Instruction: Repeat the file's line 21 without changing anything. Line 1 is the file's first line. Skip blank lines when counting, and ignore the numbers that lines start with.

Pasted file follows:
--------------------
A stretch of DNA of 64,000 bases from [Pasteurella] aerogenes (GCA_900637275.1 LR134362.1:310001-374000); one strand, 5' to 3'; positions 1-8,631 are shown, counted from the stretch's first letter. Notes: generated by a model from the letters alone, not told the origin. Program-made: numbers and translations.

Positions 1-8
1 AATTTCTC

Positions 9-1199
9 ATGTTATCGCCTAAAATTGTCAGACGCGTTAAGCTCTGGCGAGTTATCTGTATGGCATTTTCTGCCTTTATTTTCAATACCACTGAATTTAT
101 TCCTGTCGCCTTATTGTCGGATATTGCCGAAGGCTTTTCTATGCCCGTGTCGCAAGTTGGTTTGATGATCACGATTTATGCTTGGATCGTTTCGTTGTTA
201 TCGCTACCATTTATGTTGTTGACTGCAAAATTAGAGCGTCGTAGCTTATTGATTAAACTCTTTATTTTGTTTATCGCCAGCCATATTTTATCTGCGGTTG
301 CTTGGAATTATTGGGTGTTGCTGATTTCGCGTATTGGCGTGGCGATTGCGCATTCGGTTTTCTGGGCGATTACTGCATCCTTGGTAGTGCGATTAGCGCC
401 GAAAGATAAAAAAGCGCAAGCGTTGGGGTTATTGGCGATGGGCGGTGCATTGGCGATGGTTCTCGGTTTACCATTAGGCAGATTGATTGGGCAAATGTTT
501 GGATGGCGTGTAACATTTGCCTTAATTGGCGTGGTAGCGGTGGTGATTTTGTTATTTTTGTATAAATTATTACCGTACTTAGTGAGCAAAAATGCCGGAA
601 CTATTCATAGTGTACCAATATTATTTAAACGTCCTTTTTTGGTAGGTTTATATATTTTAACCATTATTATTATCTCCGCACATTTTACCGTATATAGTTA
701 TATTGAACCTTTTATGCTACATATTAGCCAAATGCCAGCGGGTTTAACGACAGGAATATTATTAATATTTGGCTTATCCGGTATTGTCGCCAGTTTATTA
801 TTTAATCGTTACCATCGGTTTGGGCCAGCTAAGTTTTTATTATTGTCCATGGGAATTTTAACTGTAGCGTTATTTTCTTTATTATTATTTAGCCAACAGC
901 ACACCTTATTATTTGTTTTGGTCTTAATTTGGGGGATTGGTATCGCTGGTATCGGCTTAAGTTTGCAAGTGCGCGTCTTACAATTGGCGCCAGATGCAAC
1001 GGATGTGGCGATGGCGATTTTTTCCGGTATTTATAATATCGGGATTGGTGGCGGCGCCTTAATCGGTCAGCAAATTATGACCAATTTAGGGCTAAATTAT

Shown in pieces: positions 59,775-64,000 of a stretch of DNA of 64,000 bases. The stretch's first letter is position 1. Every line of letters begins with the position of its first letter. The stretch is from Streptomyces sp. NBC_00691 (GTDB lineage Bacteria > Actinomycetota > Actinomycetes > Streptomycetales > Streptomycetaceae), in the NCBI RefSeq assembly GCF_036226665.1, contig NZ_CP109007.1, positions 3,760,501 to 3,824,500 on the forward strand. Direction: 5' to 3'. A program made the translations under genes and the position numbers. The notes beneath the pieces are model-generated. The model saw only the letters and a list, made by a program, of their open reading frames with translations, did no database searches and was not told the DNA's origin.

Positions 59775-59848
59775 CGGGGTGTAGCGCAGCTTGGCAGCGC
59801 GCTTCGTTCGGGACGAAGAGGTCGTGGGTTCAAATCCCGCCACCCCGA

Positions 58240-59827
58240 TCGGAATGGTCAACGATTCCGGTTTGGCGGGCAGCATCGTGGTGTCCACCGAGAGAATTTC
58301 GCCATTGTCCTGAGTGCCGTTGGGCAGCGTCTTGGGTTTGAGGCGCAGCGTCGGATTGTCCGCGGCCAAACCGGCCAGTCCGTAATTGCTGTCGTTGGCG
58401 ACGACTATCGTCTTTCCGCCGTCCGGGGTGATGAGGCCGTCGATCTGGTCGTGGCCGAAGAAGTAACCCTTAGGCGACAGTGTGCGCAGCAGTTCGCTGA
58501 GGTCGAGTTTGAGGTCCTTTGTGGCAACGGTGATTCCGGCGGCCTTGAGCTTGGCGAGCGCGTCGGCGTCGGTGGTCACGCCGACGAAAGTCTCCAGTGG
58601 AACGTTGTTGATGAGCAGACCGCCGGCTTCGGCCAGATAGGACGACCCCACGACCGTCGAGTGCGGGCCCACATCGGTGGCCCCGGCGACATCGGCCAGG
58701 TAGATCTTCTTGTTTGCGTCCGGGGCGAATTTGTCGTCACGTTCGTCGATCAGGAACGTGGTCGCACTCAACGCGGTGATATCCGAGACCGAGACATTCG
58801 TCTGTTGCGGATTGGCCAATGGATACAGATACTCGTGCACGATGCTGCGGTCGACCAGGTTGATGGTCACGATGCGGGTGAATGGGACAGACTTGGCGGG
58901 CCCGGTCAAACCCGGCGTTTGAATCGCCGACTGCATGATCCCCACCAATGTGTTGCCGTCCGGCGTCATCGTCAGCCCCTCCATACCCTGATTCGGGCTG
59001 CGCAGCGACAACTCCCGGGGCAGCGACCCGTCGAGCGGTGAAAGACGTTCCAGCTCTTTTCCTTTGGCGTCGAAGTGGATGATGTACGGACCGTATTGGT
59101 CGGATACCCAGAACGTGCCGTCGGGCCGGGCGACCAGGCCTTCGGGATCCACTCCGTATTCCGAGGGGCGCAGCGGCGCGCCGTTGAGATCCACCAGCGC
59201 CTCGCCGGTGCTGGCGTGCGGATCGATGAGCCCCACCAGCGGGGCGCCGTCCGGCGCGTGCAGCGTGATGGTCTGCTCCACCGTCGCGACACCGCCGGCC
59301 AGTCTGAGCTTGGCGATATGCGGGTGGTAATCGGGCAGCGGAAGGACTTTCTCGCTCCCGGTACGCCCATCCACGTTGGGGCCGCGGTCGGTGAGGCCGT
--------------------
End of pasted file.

58240 TCGGAATGGTCAACGATTCCGGTTTGGCGGGCAGCATCGTGGTGTCCACCGAGAGAATTTC